The 10 Best ’90s Comedy Movies
Gak, Pogs, Tamagotchi. No, that’s not a line from The Day the Earth Stood Still. They’re three toys that you may only recognize if you also know the difference between a Bop It and a Skip It. They were from the 1990s, a time of cultural significance in many ways. Who can forget when millions of people across America tuned in to watch Bob Dole starring in a Viagra commercial? Other news-worthy events include the release of Earthworm Jim and when the nation was caught up in the dance craze of Mambo No. 5. There were some other things that happened in the ’90s, but they’re not important.
It was a magical time when everyone wore jelly sandals while they drank Crystal Pepsi as they looked up the Spice Girls on Netscape. Phones couldn’t take pictures and MTV still kind of had to do with music. It also had some very funny movies. Grab your Waterworld and Robin Hood: Prince of Thieves action figures as we look at the funniest movies from the decade that introduced us to the star power of Pauly Shore and Baby Sinclair.
The often-overlooked wonderful blend of the Zucker brothers (Airplane!, The Naked Gun) and Trey Parker and Matt Stone (South Park, Orgazmo). Starring Parker and Stone as two losers who invent a new game which leads to international success, the humor is closer to their own personal style considering how much they improvised and wrote. You’ll never hear a better example of the usage of the word, “Dude.” Sometimes the radio knows exactly what you’re going through. It also answers the question of where you’ll find the most heinous, vile, and horrible exploitation of children on the planet. It co-stars Dian Bachar, Robert Vaughn, Yasmine Bleeth, Jenny McCarthy, and Ernest Borgnine. (Journey psych-outs are still off limits.)
The Big Lebowski (1998)
Easily one of the most quoted movies of all time, also one of the greatest detective movies ever made, the Coen brothers have made numerous wonderful movies, but this one may have the broadest audience. Jeff Bridges is “The Dude,” a man for his time and place. A case of mistaken identity and a carpet which really tied the room together are just the start for The Dude. John Goodman co-stars and rolls out what may be his funniest performance of all time as Walter Sobchak. This film bears repeated viewings. Pour yourself a “caucasian” and experience it, and if you don’t like it well…that’s just like, your opinion, man. Also, there’s Donny.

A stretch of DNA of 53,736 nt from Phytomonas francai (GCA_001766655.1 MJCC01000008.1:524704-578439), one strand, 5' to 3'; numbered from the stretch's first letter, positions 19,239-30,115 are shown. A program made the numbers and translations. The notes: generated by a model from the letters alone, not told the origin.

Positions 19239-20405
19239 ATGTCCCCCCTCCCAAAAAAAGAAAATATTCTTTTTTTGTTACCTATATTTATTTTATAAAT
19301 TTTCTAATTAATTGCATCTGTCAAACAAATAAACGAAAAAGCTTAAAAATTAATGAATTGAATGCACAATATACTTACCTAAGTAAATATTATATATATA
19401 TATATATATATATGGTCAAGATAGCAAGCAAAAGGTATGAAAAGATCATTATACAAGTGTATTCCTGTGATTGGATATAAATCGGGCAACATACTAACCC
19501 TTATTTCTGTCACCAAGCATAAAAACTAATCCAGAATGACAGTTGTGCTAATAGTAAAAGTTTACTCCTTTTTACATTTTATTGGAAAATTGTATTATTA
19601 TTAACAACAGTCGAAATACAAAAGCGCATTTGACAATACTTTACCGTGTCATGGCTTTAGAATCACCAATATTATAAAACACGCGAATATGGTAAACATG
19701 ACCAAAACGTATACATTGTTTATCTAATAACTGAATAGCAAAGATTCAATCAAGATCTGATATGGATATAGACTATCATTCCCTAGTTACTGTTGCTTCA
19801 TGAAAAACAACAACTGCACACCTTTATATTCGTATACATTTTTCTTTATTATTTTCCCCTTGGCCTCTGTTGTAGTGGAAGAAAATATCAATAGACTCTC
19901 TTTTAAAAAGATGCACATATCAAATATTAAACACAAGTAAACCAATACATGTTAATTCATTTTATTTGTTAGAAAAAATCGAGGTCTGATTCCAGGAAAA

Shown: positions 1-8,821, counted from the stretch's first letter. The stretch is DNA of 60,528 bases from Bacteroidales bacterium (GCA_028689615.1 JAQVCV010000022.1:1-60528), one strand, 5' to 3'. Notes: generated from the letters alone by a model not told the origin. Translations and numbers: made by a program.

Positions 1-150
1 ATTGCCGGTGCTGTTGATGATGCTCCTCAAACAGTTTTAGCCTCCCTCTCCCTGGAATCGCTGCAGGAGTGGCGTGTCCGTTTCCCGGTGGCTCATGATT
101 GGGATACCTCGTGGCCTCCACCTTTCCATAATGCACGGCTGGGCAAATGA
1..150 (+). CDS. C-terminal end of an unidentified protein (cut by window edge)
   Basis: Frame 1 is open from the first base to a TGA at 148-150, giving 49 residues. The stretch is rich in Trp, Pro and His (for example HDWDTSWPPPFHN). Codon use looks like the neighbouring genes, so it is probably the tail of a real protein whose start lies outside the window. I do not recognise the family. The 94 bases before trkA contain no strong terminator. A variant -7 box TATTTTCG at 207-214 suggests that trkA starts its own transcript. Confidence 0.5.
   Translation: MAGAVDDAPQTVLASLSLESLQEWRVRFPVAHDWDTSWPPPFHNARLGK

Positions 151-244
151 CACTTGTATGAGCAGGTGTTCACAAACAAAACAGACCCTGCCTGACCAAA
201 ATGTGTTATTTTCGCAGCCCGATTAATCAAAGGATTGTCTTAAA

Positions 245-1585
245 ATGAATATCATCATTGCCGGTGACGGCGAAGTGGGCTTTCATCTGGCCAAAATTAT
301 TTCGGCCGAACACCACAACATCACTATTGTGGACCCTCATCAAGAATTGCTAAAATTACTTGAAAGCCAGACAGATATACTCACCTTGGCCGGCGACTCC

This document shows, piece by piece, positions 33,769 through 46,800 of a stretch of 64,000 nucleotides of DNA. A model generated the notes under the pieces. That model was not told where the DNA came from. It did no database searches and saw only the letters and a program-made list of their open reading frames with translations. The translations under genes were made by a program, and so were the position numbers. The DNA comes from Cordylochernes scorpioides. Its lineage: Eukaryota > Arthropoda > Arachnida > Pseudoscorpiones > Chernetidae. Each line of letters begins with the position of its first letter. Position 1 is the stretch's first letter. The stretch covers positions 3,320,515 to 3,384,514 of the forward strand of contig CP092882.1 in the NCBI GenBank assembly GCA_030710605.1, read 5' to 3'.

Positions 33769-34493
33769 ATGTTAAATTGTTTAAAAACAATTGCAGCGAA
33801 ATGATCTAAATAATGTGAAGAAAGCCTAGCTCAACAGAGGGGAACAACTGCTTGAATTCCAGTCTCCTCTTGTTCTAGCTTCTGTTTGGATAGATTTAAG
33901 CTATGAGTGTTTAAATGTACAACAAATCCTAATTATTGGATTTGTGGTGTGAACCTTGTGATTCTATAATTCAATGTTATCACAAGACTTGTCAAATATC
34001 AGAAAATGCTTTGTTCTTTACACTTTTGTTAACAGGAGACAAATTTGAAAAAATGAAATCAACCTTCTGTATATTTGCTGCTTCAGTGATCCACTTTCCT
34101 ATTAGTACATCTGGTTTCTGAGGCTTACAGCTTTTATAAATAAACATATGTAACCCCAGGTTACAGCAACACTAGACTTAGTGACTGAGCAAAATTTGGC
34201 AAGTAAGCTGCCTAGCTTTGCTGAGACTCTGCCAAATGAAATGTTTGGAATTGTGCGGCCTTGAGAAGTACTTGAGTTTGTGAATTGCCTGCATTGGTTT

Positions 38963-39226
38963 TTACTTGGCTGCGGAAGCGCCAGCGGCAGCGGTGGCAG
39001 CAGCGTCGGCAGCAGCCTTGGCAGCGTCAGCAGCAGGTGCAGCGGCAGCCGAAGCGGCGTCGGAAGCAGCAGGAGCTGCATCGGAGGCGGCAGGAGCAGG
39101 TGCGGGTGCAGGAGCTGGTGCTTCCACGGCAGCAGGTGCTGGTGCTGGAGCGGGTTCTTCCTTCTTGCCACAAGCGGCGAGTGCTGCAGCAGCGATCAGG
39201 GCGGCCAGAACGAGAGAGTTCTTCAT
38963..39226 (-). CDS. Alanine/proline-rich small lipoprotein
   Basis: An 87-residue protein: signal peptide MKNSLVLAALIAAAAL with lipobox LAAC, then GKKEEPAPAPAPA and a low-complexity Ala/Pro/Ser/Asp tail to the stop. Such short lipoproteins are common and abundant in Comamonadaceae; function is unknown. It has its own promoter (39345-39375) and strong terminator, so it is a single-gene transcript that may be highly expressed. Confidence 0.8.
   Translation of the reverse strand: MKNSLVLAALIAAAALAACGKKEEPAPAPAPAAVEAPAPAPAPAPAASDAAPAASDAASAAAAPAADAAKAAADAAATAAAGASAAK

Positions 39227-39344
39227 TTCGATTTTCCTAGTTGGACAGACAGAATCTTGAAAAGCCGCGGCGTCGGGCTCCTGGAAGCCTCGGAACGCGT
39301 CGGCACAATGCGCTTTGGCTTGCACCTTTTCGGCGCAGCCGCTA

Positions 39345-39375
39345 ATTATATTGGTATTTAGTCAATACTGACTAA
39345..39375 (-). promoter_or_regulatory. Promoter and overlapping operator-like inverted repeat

The Birdcage (1996)
Based on the French film La Cage aux Folles (1978), this farce concerns an openly gay couple who own a drag club in South Beach, and who’s son is getting married to a girl from an ultra-conservative family. To make matters worse, the family is coming to visit, and the son has told the family that his folks are straight. Against their wishes, the couple must play straight for the night, but nothing goes according to plan. Robin Williams, Nathan Lane, Gene Hackman, and Hank Azaria lead an all-star cast through this film. While it’s over-the-top and there are many jokes which could be considered stereotypical, Williams and Lane are endearing, believable, and funny. Even if you smear your mustard and walk like John Wayne, you’ll laugh at this movie.
The breakout independent hit from writer/director Kevin Smith. It not only introduced the world to Jay and Silent Bob and the View-Askewniverse, but it also broke the mold of independent cinema up to that time. It stars Brian O’Halloran and Jeff Anderson as Dante and Randal, two corner store employees with big dreams and way too much time on their hands. It’s easy to see the influence of John Hughes in this movie, which Smith has directly referenced later in his career. It should also be noted that at the time of its release, it surprised critics and audiences with its offensive humor, but also impressed them with its heartfelt characters.
Dumb and Dumber (1994)